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Master Detective Archives: RAIN CODE

Master Detective Archives: RAIN CODE

Written by Russell Archey on 7/25/2023 for SWI  
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There’s nothing like solving a good mystery. Get to the crime scene to investigate and gather up clues. Make some deductions based on what you’ve found. Get nagged by some weird purple ghost that follows you around. Get transported to some sort of labyrinth that’s a manifestation of the case you’re solving and that ghost now takes on a human form. Face off against Mystery Phantoms in an attempt to get them to admit the truth.

You know, the more I think about it the more I don’t think Master Detective Archives: Rain Code is a typical mystery adventure.

Before we get much further I would like to point out that Master Detective Archives: Rain Code was created by several people who worked on the Danganronpa series and I’ve read that a lot of elements from Danganronpa can be seen in Rain Code. I have never played any of the Danganronpa series so my familiarity with those games is zero, but even still I fully believe that any game should be able to stand or fall on its own merits and that will be the case with Master Detective Archives: Rain Code.

You play as a young man named Yuma Kokohead, a Master Detective who wakes up in a train station lost and found closet with no memories of anything. He finds a letter on him with his name requesting his presence on the Amatarasu Express heading to Kanai Ward to rendezvous with several other Master Detectives at the Kanai Ward branch of the World Detective Organization known as the Nocturnal Detective Agency. Aboard the train Yuma meets several other detectives who welcome him in despite Yuma not even sure he’s actually a detective. 

During the trip Yuma passes out and upon awakening notices that all of the other detectives are dead. It’s here that Yuma meets Shinigami, a ghost-like Death God who made a pact with Yuma in exchange for his memories. Shinigami assists Yuma in solving the mystery aboard the Amatarasu Express and upon arriving at Kanai Ward, a city where it’s constantly raining, he’s confronted with The Peacekeepers and reveals the truth as to how the other detectives were murdered. Afterwards, Yuma meets Chief Yakou Furio of the Nocturnal Detective Agency along with a few other Master Detectives who survived other trips to Kanai Ward, and learns about Kanai Ward’s Ultimate Secret. Now it’s up to Yuma and the NDA to solve all mysteries that plague Kanai Ward.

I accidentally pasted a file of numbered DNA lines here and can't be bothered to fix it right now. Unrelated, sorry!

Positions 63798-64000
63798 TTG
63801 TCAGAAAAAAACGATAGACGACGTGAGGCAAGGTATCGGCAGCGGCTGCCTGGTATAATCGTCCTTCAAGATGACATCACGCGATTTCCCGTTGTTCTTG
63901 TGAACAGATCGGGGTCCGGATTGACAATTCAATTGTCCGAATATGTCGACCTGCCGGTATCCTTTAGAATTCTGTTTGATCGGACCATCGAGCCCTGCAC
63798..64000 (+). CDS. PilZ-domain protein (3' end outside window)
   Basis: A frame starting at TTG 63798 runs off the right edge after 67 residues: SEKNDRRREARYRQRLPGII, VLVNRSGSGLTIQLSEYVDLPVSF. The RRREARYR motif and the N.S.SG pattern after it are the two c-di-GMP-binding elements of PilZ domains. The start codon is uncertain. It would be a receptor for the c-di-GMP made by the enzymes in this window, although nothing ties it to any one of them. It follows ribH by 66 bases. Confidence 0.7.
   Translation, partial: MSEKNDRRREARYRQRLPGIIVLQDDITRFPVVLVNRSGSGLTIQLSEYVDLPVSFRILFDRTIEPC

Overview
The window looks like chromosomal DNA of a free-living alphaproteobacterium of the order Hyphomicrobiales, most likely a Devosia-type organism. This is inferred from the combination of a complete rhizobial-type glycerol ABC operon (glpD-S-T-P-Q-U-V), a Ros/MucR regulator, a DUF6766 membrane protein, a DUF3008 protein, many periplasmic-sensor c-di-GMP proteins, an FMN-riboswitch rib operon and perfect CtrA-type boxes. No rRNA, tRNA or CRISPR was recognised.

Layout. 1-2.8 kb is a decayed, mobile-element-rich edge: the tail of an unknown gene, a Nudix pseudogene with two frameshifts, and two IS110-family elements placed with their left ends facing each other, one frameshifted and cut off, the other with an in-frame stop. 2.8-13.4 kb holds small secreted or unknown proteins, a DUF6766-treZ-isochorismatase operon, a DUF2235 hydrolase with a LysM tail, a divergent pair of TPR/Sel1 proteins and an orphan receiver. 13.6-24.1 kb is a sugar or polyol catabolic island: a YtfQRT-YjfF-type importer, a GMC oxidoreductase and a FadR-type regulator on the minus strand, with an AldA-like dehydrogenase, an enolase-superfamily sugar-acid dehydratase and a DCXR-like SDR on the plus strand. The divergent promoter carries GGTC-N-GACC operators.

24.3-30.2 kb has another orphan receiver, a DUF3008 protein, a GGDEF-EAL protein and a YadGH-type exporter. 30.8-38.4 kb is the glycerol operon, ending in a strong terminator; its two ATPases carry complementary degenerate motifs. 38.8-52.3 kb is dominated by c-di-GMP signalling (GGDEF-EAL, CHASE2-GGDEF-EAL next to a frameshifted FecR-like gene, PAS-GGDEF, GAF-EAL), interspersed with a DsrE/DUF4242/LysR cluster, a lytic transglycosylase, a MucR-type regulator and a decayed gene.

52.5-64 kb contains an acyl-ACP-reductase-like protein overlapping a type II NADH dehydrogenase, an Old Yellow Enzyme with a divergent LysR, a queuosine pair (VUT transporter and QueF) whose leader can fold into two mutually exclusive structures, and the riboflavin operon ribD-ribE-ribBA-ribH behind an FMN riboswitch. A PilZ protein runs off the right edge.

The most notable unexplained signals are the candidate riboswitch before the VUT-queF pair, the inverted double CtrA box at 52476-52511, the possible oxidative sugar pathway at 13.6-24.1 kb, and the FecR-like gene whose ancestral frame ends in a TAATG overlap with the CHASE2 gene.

When you begin a chapter you can wander around the various districts of Kanai Ward and work towards that chapter's big mystery, or just explore and interact with various objects and side requests to gain Detective Points. When you start working on the chapters main mystery you’ll have at least one if not a few crime scenes to investigate. Here you’ll look at various points of interest and anything that looks like it might help will become a Solution Key that’ll be useful later. You might also need the help of another Master Detective that’ll join you as part of the story. Each Master Detective has a Forensic Forte, or special power that helps them out during an investigation. Yuma's Forensic Forte is the ability to use the Forensic Fortes of other Master Detectives so long as they allow it and are with Yuma. Does that make Yuma a deus ex machina of sorts?

Once you’ve investigated all of the crime scenes you’ll enter the Mystery Labyrinth and this is where things take an interestingly weird turn. After Shinigami turns into a human you’ll have to take everything you’ve learned about the case up to that point and determine not only who the real culprit is, but how they did it down to a T. These were definitely my favorite parts of the game, but they do have the tendency to drag on a bit. You’ll encounter Mystery Phantoms, either someone standing in the way of you finding out the truth or the actual culprit. Several times throughout the Mystery Labyrinth you’ll encounter the Phantoms in a Reasoning Death Battle where you have to dodge the physical manifestation of what the Phantom is saying until they say something that you can contradict with one of your Solution Keys.